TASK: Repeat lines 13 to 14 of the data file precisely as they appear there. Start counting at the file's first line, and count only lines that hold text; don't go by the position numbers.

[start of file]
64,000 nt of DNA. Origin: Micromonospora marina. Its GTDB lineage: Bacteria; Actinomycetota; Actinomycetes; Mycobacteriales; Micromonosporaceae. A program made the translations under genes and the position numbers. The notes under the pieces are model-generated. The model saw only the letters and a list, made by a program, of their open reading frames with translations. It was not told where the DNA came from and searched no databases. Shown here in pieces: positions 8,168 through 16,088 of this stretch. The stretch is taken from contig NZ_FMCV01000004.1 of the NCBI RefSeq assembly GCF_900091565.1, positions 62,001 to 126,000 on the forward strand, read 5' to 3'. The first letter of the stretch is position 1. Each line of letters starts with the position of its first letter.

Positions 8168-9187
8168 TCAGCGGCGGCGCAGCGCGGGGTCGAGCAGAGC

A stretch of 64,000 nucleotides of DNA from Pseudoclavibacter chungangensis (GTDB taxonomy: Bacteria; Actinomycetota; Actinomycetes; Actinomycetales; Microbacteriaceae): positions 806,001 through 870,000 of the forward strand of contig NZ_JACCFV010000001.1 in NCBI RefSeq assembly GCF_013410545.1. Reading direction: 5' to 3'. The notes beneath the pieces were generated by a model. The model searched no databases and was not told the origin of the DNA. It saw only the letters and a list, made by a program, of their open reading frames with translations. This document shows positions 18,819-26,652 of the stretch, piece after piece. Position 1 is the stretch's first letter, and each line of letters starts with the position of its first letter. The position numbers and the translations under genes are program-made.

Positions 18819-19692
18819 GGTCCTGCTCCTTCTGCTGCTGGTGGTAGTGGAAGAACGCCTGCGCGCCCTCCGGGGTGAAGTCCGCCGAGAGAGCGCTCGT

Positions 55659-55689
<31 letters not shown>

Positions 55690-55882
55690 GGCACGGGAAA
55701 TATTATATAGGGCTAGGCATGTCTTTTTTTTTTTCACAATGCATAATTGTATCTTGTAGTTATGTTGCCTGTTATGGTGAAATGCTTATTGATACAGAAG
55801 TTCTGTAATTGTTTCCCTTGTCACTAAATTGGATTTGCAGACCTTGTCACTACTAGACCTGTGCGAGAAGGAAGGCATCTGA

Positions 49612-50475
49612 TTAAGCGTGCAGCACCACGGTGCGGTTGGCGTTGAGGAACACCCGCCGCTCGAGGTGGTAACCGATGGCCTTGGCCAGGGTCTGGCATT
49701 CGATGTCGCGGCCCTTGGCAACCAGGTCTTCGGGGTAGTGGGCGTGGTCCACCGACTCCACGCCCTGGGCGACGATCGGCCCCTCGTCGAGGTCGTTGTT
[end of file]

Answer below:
Positions 49612-50475
49612 TTAAGCGTGCAGCACCACGGTGCGGTTGGCGTTGAGGAACACCCGCCGCTCGAGGTGGTAACCGATGGCCTTGGCCAGGGTCTGGCATT